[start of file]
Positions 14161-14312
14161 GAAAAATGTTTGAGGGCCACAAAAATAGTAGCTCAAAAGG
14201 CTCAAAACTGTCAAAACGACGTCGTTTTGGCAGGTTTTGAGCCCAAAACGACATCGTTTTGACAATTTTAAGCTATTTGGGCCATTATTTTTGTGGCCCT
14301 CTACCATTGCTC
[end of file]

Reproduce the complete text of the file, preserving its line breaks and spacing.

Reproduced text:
Positions 14161-14312
14161 GAAAAATGTTTGAGGGCCACAAAAATAGTAGCTCAAAAGG
14201 CTCAAAACTGTCAAAACGACGTCGTTTTGGCAGGTTTTGAGCCCAAAACGACATCGTTTTGACAATTTTAAGCTATTTGGGCCATTATTTTTGTGGCCCT
14301 CTACCATTGCTC